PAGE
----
|Where Uehara Elementary School once stood in the town of Nyūzen, one can now find a memorial to Nagai Michi, a novel by Akutagawa Prize winner Hyōzō Kashiwabara. During World War II, the writer evacuated to a place called Yoshiwara in the town of Nyūzen, and he later wrote a story centering on the long straight road that ran from Yoshiwara to what was once Uehara Elementary School. Later, Fujiko Fujio (A) penned the story as a comic titled Shōnen Jidai, a film version of which was subsequently created by director Masahiro Shinoda.|
|Originally developed by Toshinaga Maeda, the second head of the Kaga Domain, Takaoka has achieved prosperity as a core city in the western part of Toyama Prefecture. There, at a complex facility by Takaoka Station called Wing Wing Takaoka and at Takaoka Otogi no Mori Park in Sano, one can greet statues of Doraemon, a popular cartoon character created by Takaoka-born Fujiko F. Fujio.|
|Located in Sekihon-machi, Takaoka City, Zuiryūji is a famous temple of the Sōtō sect, and once served as the family temple of Toshinaga Maeda, who ruled as the second head of the Kaga Domain and established the district of Takaoka. Erected by the third head Toshitsune Maeda, the temple never fails to impress visitors with the elegant beauty of its magnificent temple compound. Its 'San-mon' main gate, 'Butsuden' Buddha hall and 'Hattō' main hall became the first National Treasures in the prefecture. The temple also serves as a key setting in Rōmon by novelist Satoko Kizaki, who spent her girlhood in Takaoka.|
|Once prospering as a key port of call along the Kitamaebune northern-bound shipping route, Fushiki is the home of the former Akimoto Family Residence, which has now been converted into a history museum that retains the only remaining tower in Takaoka City that was used to watch ships coming in and out of the port. Local Akutagawa Prize winner Yoshie Hotta depicted the life of shipping agents in those days in his work Tsuru no Ita Niwa. Saisei Murou’s Utsukushiki Hyōga also tells a story set in the Fushiki district, depicting the time when it was flourishing as a Kitamaebune hub port.|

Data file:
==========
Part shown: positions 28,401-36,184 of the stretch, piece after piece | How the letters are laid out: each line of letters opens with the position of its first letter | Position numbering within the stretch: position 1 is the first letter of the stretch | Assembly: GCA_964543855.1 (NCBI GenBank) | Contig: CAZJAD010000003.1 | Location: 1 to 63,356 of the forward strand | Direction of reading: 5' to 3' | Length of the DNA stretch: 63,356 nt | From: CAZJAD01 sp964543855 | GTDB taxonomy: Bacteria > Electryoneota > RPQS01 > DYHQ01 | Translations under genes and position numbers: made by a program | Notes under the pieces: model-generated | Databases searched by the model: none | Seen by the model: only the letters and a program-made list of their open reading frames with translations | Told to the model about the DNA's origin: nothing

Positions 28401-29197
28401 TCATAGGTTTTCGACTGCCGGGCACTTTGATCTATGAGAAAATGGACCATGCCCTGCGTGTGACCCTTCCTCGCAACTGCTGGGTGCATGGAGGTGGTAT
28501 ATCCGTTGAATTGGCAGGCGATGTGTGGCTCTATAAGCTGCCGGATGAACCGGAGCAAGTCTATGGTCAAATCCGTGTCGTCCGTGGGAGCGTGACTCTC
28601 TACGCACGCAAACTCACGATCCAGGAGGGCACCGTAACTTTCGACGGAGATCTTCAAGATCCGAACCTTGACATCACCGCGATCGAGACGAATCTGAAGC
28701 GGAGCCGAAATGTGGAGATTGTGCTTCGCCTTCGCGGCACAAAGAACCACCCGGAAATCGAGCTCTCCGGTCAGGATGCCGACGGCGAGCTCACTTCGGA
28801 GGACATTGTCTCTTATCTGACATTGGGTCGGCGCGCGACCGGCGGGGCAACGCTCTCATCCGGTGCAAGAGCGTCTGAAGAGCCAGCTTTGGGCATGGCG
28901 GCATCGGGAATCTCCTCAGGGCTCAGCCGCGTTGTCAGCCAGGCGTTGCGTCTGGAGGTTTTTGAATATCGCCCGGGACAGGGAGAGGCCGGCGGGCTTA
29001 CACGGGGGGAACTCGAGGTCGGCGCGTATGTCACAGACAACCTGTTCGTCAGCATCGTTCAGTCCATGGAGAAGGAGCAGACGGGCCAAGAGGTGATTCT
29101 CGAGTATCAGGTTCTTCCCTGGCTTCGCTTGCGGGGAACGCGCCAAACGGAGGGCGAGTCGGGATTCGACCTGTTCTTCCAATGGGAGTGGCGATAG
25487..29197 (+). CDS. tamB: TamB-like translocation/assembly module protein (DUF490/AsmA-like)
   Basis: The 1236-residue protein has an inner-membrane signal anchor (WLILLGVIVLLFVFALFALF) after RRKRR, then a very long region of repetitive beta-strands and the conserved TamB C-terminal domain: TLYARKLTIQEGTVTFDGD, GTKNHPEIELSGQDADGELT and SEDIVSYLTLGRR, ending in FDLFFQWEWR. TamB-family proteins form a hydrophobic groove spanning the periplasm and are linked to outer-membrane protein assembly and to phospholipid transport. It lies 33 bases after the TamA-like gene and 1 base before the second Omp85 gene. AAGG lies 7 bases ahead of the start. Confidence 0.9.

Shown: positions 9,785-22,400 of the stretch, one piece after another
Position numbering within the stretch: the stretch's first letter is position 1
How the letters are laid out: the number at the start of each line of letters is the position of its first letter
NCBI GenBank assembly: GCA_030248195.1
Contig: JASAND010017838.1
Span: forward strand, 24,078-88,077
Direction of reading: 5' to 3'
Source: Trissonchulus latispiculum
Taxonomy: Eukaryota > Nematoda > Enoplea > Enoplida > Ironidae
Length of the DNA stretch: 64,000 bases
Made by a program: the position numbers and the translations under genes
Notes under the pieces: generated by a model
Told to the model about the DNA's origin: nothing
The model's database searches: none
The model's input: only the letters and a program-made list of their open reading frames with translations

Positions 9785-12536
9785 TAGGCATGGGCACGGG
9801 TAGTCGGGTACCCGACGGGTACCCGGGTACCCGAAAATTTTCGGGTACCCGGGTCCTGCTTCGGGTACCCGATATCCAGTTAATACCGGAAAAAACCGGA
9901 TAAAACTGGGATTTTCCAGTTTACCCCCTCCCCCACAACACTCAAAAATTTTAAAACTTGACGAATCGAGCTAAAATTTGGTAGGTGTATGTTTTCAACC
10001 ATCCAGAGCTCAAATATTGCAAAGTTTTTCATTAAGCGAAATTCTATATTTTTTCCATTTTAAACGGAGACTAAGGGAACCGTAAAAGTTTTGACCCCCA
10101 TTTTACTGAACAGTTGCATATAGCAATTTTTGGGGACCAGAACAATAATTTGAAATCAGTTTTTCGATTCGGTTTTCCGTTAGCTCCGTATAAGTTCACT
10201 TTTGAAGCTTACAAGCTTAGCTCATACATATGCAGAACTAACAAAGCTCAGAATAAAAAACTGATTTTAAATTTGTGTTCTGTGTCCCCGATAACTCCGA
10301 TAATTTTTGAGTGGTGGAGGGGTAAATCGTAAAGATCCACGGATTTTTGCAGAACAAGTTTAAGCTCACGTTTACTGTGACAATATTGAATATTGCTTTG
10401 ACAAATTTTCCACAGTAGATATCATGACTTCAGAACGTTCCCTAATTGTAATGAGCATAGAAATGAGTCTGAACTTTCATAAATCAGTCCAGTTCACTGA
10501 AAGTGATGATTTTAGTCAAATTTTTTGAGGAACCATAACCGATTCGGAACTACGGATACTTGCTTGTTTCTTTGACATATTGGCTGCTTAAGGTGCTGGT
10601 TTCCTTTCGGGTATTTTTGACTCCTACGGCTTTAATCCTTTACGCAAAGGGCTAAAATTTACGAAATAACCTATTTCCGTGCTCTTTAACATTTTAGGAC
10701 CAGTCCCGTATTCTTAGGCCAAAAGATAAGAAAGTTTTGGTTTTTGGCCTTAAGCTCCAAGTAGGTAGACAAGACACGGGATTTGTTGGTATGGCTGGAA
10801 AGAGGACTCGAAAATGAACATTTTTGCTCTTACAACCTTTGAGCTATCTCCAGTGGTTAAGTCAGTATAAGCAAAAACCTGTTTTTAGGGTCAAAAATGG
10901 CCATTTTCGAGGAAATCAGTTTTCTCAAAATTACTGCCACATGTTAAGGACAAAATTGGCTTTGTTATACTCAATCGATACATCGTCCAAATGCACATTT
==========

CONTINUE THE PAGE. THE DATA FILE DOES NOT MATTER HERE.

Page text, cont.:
|The first home of comic artist Fujiko Fujio (A), Kōzenji Temple houses stone images of Kaibutsu-kun and other characters of his creation. On the Nijinohashi Bridge across the Minato River that flows through the center of Himi City, a clock with characters from Ninja Hattori-kun announces the time, while Shiokaze-dōri street leading up to the bridge is lined with sculptures of the artist’s characters.|
Often hailed as "Etchū's little Kyoto," the Jōhana district in the city of Nanto observes two annual festivals – the Jōhana Mugiya Festival in early autumn and the Jōhana Hikiyama Festival in spring - that paint the townscape in seasonal colors. These two festivals provided the model for a fictional event called the Mugihana Festival appearing in True Tears, an animated television series produced by Jōhana-based animation studio P. A. Works. Featuring actual landscapes and buildings in Jōhana and many other places in Toyama Prefecture, True Tears is a tale of youthful romance. Consequently, the district of Jōhana has become a Mecca for anime fans. tears』には、この２つの祭りをモデルにした「麦端まつり」が登場します。同アニメは、城端を中心に、県内の実際の景観や建物をモデルとした美しい町で繰り広げられる青春恋愛物語です。城端の町は、アニメファンにとっての「聖地」となっています。
Known for its UNESCO World Heritage traditional Gassho-style houses, the village of Gokayama maintains traditional culture from the good old days of Japan. In his travelogue Kaidō wo Yuku, Ryōtarō Shiba accurately recorded the history of this village and the Murakami Family Residence with its steeply pitched thatch roof, while Masaji Iwakura depicted in his novel Gyōja Dōshū the life of Dōshū Akao, the religious figure who formed the nucleus of spiritual culture in Gokayama.
Reportedly founded by Dōshū, Gyōtokuji Temple maintains a Dōshū Memorial Hall, where treasures related to Dōshū are on display along with folk craft items associated with Muneyoshi Yanagi and Shikō Munakata.